1. Hey Jamie: you probably have built by now but you are on the right track. There’s building going on around the world using natural fiber mixed with lime and clay that form masonry walls. The result is homes that don’t need a/c or heat if built correctly. Also, the reason lime walls are comfortable is they naturally regulate humidity. Most of this lime and fiber masonry is made with hemp but builders are using coconut and bagasse from sugar cane. You can find out more at the International Hemp Building Association or see a new product at . Your idea of the building being more more efficient and in this case having a positive impact on the environment instead of damaging it is spot on… Good luck.

  10. A lot of unproven claims on this page.

    It’s easy to talk the talk. Drywall is a good system when done properly. If you are having a problem with it it might be because your work is substandard. I don’t know if that’s the case because I haven’t seen your work but I’ve seen what you have written her and it has some serious errors.

    1. i think that the exact opposite is true: the more perfect and professional the install, the more cold and flat and perfect the walls, and therefore, the less character, and the less they appear like the old, imperfect walls made of plaster. it’s a style preference, not an installation error. it’s like saying you don’t like modern window glass (i don’t) because it’s perfectly flat. it’s not a manufacturing error, it’s an “improvement” in the manufacturing technology that allows them to make flatter, clearer glass. but i still prefer the old glass that’s ripply and imperfect. he’s saying the same thing about plaster. it’s like you didn’t actually read the post at all. šŸ˜›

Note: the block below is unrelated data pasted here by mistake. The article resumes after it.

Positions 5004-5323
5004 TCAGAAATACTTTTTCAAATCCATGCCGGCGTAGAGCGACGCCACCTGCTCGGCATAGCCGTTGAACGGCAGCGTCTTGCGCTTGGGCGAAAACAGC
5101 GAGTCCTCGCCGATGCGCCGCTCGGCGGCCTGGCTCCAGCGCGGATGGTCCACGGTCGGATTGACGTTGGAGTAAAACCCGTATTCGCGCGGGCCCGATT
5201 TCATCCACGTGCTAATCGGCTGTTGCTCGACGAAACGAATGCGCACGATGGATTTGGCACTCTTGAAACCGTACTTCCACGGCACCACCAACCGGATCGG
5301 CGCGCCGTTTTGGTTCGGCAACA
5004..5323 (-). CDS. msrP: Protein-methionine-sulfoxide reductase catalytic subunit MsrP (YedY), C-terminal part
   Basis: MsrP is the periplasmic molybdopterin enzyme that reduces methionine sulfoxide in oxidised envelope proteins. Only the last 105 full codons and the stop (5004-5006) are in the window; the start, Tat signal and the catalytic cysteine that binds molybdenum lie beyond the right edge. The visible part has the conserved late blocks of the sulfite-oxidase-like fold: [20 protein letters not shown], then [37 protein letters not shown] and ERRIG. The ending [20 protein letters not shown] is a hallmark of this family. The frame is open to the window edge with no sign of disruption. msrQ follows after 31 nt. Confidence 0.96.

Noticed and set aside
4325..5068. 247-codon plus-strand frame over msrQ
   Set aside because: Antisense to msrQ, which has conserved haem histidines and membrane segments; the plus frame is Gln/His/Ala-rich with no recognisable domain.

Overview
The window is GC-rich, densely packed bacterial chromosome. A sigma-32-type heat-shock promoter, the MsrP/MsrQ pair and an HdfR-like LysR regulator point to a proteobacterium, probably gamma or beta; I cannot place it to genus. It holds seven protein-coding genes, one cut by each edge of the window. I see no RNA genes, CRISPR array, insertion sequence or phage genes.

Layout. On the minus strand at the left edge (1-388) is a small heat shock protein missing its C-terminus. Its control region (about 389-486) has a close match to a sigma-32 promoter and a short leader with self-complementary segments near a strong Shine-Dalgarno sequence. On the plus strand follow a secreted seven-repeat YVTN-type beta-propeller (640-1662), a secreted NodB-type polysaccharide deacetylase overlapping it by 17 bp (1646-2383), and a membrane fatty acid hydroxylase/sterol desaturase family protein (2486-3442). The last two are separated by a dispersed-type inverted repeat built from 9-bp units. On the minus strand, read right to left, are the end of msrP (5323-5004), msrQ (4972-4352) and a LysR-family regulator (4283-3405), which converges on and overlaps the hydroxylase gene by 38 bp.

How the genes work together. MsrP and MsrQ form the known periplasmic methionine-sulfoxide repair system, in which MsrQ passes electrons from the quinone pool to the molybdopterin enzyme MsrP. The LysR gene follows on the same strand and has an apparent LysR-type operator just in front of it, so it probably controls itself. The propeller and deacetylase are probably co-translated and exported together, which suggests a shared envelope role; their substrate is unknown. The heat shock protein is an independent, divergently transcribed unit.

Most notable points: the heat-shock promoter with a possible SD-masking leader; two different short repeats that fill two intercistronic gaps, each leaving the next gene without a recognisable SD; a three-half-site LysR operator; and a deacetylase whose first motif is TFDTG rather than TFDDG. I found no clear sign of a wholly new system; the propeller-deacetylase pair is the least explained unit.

2. “Drywall is a good system when done properly”…
      That’s the problem. It is only a GOOD system.
      If you grew up in a house with real plaster walls, you know drywall is crap. How many modern houses have you seen with shrunken joint compound showing every seam. Don’t tell me it wasn’t done right. The problem was you were smearing something full of liquid (alcohol) that had to eventually dry out. Drywall is also too soft. Period. Unless you have no children no pets, and no visitors you will eventually have nicks and dents all over. And of course hanging something on the walls means you need anchors, unless the project lines up with the studs. As for unproven… exactly what is unproven. If you have been in business long enough, empiricism is all you need.
      I did something similar 25 years ago, restoring a brownstone owned by my mentor in Harlem, NY. He was old enough to be my father, and had known the process for decades. The only difference is he mixed Plaster of Paris with the joint compound instead of with veneering plaster which (USG brand) has a crap load of sand added to it.

      1. Gary, R. Packer: No need to make a holy war out of this. If I saw a new house with sagging seams at every joint, I’d say it was installed incorrectly; probably 2 coat rush job. And I’ve seen plenty of old lime-plastered houses that were not only dinged up but prone to damage every time furniture came or went. I’ve also seen 1940s or ’50s rock-lath plaster that could have been mistaken for concrete and was almost impossible to ding, but houses with that system don’t handle uneven settling, earthquakes or the rumblings from nearby train tracks anywhere near as well as a modern cardboard-like drywall suburban box. The point should be to use whatever fits the purpose at hand; if an area gets a lot of abuse or needs more soundproofing, the case for some kind of plaster, or cement board, or double-layered drywall or even plywood backed drywall is stronger. If you can’t stand the look of that 4 x 8 grid pattern of ridges, no matter how well hidden it might be, plaster away. Scott’s suggestion of plastering to avoid throwing away off cuts sounds like a excellent one. But as long as it doesn’t completely fall apart (as an inappropriate plastering job sometimes can) or get destroyed (as an inappropriate drywall jobs sometimes do) and it’s properly maintained, no one will know or care if it was originally plaster or drywall (or some hybrid) 100 years from now, the better each is installed and maintained, the harder it is to tell the difference.